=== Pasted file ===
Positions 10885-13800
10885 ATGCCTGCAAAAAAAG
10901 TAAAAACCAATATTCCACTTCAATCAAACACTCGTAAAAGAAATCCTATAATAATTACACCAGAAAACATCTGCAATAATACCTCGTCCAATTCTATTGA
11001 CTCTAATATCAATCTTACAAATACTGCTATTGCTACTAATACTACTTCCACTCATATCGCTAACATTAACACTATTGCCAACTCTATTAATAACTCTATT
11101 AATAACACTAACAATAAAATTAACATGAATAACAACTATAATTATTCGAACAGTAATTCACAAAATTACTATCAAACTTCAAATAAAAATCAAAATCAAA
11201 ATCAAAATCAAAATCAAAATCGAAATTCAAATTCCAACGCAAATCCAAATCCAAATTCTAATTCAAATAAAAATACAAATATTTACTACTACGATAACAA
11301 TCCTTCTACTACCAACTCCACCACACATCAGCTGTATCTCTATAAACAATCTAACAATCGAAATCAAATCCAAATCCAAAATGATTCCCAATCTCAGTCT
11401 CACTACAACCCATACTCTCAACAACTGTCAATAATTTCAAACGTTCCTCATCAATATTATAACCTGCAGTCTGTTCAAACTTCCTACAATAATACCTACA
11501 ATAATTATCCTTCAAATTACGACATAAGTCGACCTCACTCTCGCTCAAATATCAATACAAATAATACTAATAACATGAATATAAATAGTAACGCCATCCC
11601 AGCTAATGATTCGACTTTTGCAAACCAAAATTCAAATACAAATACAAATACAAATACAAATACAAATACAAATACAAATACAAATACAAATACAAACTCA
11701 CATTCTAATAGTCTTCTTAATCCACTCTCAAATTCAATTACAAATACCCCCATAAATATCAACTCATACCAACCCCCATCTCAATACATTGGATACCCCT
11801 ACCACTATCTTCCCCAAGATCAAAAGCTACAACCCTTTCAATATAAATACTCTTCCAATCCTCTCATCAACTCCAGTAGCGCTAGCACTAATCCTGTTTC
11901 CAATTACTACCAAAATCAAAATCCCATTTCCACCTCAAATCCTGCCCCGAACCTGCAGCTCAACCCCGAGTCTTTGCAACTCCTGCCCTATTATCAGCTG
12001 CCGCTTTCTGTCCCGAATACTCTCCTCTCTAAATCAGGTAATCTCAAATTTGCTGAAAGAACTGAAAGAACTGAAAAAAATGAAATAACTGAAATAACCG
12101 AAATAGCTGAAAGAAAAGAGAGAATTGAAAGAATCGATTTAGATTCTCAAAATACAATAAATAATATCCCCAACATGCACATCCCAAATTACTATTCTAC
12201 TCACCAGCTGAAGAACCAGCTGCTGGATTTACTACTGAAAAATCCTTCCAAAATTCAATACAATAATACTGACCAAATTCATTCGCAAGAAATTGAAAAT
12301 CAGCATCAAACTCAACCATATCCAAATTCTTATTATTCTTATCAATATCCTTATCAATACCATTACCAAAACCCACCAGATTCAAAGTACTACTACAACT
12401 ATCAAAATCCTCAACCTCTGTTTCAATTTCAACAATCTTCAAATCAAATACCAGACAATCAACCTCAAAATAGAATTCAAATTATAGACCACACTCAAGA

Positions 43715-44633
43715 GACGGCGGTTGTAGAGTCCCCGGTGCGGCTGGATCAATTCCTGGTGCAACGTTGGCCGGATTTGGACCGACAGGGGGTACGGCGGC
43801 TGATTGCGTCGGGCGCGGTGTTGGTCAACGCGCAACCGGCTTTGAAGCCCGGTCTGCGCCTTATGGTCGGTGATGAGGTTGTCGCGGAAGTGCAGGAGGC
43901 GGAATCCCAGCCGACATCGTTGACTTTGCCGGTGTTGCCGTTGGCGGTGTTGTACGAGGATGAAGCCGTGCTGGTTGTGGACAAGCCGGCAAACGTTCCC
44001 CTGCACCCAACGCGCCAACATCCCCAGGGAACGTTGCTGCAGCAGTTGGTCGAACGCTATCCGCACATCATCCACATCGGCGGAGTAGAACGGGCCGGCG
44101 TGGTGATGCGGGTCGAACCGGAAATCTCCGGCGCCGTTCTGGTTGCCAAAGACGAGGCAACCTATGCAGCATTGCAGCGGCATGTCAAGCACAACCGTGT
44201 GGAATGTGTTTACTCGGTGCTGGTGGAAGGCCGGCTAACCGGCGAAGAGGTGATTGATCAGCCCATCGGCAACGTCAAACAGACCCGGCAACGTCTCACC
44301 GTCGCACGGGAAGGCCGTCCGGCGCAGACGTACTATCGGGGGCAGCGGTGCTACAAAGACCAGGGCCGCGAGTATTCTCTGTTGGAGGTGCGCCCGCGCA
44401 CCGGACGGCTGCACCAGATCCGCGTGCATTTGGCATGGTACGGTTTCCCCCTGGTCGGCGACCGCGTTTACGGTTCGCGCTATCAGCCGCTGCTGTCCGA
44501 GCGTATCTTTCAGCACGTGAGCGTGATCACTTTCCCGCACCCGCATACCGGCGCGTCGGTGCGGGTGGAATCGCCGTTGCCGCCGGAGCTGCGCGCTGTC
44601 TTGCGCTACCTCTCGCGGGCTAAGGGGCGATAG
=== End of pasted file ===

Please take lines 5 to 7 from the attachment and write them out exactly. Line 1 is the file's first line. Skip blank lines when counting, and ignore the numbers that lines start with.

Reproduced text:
11101 AATAACACTAACAATAAAATTAACATGAATAACAACTATAATTATTCGAACAGTAATTCACAAAATTACTATCAAACTTCAAATAAAAATCAAAATCAAA
11201 ATCAAAATCAAAATCAAAATCGAAATTCAAATTCCAACGCAAATCCAAATCCAAATTCTAATTCAAATAAAAATACAAATATTTACTACTACGATAACAA
11301 TCCTTCTACTACCAACTCCACCACACATCAGCTGTATCTCTATAAACAATCTAACAATCGAAATCAAATCCAAATCCAAAATGATTCCCAATCTCAGTCT